THE FORM OF REDUCTIO AD ABSURDUM J. M. LEE. A recent discussion of this topic by Donald Scherer in [6], pp , begins thus:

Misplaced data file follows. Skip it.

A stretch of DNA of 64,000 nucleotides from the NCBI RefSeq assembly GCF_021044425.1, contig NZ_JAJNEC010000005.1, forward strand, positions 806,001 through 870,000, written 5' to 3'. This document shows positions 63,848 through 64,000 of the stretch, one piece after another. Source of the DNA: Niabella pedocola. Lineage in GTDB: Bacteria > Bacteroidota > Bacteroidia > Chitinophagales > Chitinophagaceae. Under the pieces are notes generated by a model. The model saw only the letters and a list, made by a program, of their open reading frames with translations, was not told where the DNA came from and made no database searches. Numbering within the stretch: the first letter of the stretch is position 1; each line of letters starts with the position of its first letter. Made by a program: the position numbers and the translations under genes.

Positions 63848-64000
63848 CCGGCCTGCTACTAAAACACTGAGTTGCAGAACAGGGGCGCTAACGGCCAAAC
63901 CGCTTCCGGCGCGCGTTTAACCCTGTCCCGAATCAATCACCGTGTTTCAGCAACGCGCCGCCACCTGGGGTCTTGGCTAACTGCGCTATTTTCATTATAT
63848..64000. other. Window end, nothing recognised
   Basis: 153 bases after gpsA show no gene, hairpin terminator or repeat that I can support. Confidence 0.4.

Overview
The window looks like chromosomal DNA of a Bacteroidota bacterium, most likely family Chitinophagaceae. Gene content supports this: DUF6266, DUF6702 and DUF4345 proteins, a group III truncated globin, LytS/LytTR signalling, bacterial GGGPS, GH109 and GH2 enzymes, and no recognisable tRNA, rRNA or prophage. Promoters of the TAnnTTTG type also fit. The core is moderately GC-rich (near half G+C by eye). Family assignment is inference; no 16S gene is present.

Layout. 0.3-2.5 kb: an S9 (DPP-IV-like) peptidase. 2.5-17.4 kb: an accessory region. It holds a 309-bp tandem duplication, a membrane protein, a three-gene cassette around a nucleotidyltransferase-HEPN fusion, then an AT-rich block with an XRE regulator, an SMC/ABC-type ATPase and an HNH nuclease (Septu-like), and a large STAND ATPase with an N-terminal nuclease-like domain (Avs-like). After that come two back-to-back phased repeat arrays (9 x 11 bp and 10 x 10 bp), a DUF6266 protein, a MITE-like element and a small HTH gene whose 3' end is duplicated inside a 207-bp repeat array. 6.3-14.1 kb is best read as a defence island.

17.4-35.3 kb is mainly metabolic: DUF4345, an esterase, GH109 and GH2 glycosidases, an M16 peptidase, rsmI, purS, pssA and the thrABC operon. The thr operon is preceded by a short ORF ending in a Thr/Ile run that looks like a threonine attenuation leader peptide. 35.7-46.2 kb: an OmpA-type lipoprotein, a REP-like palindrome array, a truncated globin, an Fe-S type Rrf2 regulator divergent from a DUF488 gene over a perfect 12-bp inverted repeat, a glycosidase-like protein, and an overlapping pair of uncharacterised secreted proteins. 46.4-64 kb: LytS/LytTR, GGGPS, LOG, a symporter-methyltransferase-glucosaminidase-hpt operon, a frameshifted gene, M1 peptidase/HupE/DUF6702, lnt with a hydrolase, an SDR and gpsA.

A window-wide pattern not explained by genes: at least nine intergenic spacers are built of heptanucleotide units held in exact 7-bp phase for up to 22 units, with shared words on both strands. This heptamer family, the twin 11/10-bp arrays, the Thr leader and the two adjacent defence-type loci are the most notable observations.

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1 Notre Dame Journal of Formal Logic Volume XIV, Number 3, July 1973 NDJFAM 381 THE FORM OF REDUCTIO AD ABSURDUM J. M. LEE A recent discussion of this topic by Donald Scherer in [6], pp , begins thus: Reductio ad Absurdum is clearly a valid argument form. Yet logicians tend in their writings either to ignore it or to treat it in a confusing and confused way. The aims of this paper are to expose this confusion as it appears in one of the fullest accounts given (by Copi in his Symbolic Logic), and to develop an adequate formulation. After giving the form of Copi's reductio ad absurdum proofs, 1 Scherer argues (1) "that the form presented by Copi fails to manifest the basis upon which reductio ad absurdum is informally conceived to rest," (2) "that it is given a form which is... less than intuitive," and (3) that it is given a form which is "both epistemologically and formally 2 impossible." It seems to me unprofitable to argue about (1) and (2), since one man's informal conception or intuition is all too often another's stumblingblock. Besides, even if Scherer's intuition is better than Copi's, it does not follow that Copi is confused: to show confusion on Copi's part, Scherer must prove (3), which I now discuss. Consider first what Scherer calls the epistemological impossibility. According to him, Copi's typical reductio sequence, including the steps 3 1. r.~r 2. r 1, Simp. 3. ~rr 1, Com. 4. ~r 3, Simp. 5. rvq 2, Add. 6. q 5, 4, D.S. is epistemologically impossible because, on the standard tabular interpretations of negation, conjunction and alternation, the conclusion q (line 6) is not acceptably derived from the premise r r (line 1): "the derivation is unacceptable because it involves the supposition that both conjuncts of the contradiction r~r are true." How then does the derivation involve this supposition? Received June 27, 1972